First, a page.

We find ourselves again in an offseason after the Twins botched their trip to the postseason. It’s frustrating, to be sure, and fans are ready to see what the team should do about it. I’ve already mused on the fact that I can’t think of anything that I would confidently say the team should be doing, but I do know that there are a handful of actions that I think the Twins would be unwise to pursue. So let’s look at those.
1: Change up the management
We’re only two seasons into the Rocco Baldelli tenure, and the Twins have reached the post season during both of his years at the helm. The organization has seen its minor league depth reemerge, and the major league club leverage free agency and the trade market to become a perennially strong organization ever since Derek Falvey and Thad Levine came aboard. How can you pin this on any of those three, when this postseason streak has spanned 3 managers and three general managers (including one for two different tenures). This is a better team than most of the previous iterations, and the front office and coaching staff should stay.
2: Sit on the roster
On the other hand, something has to change, right? I’m not going to pretend I know exactly the right moves, but there is something to be said for messaging. Show the roster that continued failure isn’t acceptable, and that an effort is being made to make things right. The front office and it’s continuity is fully invested.
3: Spend a lot of resources on pitching
The pitching staff is a long regarded weak spot on the Twins. This past offseason, the Twins traded one of their top prospects for Kenta Maeda, who looks like an ace. Otherwise, with a few patches and some carry over players, their pitching staff was among the better units in the American League. Indeed, against Houston, it wasn’t their pitching that failed them.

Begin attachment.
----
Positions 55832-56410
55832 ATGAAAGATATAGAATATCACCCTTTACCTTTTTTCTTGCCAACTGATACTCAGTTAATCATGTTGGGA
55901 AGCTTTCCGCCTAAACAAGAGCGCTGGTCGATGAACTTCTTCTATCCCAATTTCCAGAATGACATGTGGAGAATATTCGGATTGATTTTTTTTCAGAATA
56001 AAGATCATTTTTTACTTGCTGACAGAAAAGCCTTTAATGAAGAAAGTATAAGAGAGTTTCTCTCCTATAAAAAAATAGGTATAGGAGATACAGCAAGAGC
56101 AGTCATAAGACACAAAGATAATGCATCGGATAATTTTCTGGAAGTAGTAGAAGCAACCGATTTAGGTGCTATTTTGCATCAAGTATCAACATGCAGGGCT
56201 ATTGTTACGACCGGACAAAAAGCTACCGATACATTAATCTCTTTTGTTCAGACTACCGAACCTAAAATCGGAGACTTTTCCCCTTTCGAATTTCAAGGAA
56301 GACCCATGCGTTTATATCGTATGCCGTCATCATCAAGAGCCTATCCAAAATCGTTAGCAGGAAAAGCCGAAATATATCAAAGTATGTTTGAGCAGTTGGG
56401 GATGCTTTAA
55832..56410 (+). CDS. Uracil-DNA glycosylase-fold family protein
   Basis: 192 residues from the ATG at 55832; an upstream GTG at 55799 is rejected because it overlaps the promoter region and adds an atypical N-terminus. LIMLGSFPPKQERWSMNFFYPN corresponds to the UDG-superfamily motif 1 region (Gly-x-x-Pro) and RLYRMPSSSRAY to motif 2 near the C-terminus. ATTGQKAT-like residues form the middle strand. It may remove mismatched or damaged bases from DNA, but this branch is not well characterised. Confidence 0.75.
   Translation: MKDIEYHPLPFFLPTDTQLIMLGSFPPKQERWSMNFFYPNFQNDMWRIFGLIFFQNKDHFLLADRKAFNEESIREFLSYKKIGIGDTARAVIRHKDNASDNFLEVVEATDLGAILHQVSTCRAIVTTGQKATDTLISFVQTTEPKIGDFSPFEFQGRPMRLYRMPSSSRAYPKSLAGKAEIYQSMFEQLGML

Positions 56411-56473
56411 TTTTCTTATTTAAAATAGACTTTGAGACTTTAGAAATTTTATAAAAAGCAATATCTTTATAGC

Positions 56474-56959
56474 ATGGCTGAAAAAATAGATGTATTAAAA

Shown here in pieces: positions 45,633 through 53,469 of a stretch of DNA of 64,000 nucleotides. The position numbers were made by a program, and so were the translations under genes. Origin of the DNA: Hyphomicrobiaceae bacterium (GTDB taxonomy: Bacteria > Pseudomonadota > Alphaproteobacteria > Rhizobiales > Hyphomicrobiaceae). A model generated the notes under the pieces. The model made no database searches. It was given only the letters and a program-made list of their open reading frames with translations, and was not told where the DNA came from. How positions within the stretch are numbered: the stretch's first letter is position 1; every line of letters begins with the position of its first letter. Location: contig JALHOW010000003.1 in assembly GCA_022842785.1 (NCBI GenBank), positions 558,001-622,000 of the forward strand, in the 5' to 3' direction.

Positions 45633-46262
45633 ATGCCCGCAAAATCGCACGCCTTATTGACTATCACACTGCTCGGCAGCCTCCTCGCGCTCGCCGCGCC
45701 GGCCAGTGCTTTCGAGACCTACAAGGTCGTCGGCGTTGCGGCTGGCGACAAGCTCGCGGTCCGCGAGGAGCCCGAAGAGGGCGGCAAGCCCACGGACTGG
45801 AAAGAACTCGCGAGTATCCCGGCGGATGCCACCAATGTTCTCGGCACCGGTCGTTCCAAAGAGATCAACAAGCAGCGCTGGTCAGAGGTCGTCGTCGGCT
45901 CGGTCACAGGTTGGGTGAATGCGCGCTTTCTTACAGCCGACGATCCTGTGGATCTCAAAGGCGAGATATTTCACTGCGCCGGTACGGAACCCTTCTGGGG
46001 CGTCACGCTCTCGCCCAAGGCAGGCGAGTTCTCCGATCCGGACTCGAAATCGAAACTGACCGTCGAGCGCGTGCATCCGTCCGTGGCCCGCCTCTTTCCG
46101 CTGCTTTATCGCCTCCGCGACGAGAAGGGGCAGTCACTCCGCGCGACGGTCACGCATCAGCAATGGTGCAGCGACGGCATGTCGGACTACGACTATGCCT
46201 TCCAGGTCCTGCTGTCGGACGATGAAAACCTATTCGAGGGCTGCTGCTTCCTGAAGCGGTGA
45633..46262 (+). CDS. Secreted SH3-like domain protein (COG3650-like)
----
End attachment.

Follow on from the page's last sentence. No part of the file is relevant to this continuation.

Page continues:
And while those arguments are specific to this season, there are some arguments against going hard after pitching in every season. First, the return on a free agent pitcher is usually not very good. Long term deals, which are bargained for by free agents, tend to turn sour sooner than for position players. Second, with trades, and particularly for always in demand quality pitching, the selling team seems to win the deal more often than not, generally because teams are so often desperate for arms.
4: Be afraid to trade prospects
The Twins have notoriously been loathe to move prospects, even if the move is to improve and win now. They also were never really good at offloading talented players at peak value. The current management seems much more willing to shake things up, and if they want to send the message that they are invested, and will do what it takes to win, they need to be willing to let one of the vaunted young stars go. They have redundancy in prospects, particularly in the outfield. Even if one goes and succeeds elsewhere, so long as the Twins might get over the hump, it will probably be worth it.
5: Give up
Specifically, there were some guys on the roster this season that took a step back. Not only is it too early after a one year regression, but it was a short season one year regression for guys like Jorge Polanco (who recently had surgery) or Mitch Garver (who was injured). Don’t go into the offseason with a mindset that these guys are expired goods when it is too soon to say. Don’t necessarily hold on to them at all costs, but make sure if they are let go, the price is a good one.
I don’t know what will happen, and I’m not even necessarily sure I know what should happen. I feel like I do know, however, what shouldn’t.